In 2013, AARP released a report created in conjunction with research and consulting firm Parks Associates to identify and quantify untapped market opportunities in the 50+ market. These opportunities, named Health Frontiers in the 119-page report, were deemed to have “the greatest potential for revenue, adoption and social impact.”
In 2014, AARP updated its analysis of the Health Frontiers and added six Caregiving Frontiers, which covered the untapped market potential of professional and family caregivers taking care of those 50 and over.
These fifteen frontiers informed the structure of this article (as well as that of the Longevity Network website in general, including its news and editorial content).
How AARP & Parks Associates came up with the 9 Health Frontiers
To assess the health and caregiving needs of their target demographic, as well as the existing solutions on the market, Parks Associates took “a holistic view of the individual as he or she ages [and] identified over thirty needs of the 50+ population. All of these needs are common to a significant portion of the population and present at least one, if not many, challenges to the ability of older adults to live a healthy, safe and independent lifestyle.”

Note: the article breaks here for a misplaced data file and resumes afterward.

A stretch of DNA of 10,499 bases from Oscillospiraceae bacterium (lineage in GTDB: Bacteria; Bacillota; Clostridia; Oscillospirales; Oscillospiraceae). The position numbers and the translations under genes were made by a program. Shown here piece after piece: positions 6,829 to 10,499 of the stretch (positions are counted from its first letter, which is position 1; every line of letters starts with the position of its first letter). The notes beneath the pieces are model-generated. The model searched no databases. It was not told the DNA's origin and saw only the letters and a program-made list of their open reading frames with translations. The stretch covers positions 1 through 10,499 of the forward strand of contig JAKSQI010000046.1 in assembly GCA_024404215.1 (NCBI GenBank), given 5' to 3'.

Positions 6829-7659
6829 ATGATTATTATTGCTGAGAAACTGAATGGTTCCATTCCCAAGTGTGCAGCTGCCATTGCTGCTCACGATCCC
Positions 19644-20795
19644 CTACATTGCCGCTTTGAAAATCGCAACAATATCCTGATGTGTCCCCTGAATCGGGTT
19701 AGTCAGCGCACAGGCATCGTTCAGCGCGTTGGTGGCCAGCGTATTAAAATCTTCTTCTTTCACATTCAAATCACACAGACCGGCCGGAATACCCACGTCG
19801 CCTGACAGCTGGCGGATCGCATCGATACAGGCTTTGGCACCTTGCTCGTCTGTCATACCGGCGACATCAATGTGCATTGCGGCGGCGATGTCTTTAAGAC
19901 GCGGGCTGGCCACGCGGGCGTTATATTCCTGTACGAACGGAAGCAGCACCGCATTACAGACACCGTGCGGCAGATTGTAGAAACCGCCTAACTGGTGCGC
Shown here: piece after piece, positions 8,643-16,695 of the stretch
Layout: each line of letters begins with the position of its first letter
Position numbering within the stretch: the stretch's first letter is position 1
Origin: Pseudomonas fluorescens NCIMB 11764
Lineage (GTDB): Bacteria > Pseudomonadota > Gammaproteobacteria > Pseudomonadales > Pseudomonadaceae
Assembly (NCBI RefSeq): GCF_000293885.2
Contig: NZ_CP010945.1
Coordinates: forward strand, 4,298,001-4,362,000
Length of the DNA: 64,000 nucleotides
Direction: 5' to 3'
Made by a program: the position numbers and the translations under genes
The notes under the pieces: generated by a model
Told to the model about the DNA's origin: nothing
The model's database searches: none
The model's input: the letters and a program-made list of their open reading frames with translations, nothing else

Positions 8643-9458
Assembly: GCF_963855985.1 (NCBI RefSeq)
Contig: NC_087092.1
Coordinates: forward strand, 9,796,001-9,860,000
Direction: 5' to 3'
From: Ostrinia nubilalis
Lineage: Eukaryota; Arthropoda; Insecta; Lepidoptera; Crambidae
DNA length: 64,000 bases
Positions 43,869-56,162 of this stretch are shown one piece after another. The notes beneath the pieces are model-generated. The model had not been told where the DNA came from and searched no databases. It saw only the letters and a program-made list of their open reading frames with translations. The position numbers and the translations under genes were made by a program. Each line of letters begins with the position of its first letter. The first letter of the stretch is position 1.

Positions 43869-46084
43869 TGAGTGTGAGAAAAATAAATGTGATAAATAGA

This market assessment focuses primarily on consumer‐facing solutions and business models. As such, Parks Associates analysts evaluate solutions and potential innovations that address healthy living but are not medical or diagnostic in nature. Medical‐grade devices and pharmaceuticals do not fall into the scope of this report, nor do those products or solutions that are merely cosmetic in nature.
Within the 30+ categories, “certain commonalities across needs categories emerged as nine broad healthy living challenges for the 50+ community”: The Health Frontiers.
How AARP & Parks Associates Came up with the Market Valuations
The original 2013 AARP report discusses at length how Parks Associates went about determining the market valuation for each of the nine health frontiers.
In Chapter 4.1, entitled “Forecast Methodology and Key Assumptions,” the report states:
Parks Associates developed a scenario‐based revenue forecast model for market opportunities in each of the nine challenge areas. The forecast work was conducted independently using the best available market data from the public domain (e.g. Census/CDC data) and Parks Associates’ own research data (e.g. consumer survey work and industry research).
These forecasts are built upon two major groups of assumptions centered on: 1) identifying the most likely/targetable users, and 2) identifying the most likely revenue models and associated demand elasticity. Together, these assumptions create high and low scenarios for the revenue opportunities for each challenge area.